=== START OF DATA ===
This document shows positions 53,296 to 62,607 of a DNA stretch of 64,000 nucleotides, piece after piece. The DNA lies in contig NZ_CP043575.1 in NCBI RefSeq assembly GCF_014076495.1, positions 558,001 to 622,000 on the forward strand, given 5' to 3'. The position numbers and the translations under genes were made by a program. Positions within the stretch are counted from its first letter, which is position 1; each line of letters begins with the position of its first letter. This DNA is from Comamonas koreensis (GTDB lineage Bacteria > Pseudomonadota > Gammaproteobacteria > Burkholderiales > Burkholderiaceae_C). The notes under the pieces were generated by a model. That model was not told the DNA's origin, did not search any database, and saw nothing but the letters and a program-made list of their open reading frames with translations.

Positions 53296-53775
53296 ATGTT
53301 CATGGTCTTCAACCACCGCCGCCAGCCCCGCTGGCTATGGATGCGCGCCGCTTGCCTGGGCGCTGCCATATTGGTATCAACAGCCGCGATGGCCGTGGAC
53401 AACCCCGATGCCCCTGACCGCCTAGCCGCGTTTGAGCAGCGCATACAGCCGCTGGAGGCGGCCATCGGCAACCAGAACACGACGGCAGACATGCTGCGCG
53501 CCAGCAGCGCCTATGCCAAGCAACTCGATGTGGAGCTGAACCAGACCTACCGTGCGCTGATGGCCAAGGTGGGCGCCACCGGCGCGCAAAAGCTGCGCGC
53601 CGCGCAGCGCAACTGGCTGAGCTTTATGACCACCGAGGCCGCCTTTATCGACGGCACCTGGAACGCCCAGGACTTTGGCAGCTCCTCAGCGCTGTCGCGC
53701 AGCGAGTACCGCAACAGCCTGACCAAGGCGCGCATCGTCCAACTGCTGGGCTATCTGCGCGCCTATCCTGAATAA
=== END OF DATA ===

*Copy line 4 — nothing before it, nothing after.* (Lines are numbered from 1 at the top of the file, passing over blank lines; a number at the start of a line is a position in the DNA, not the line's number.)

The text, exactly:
53301 CATGGTCTTCAACCACCGCCGCCAGCCCCGCTGGCTATGGATGCGCGCCGCTTGCCTGGGCGCTGCCATATTGGTATCAACAGCCGCGATGGCCGTGGAC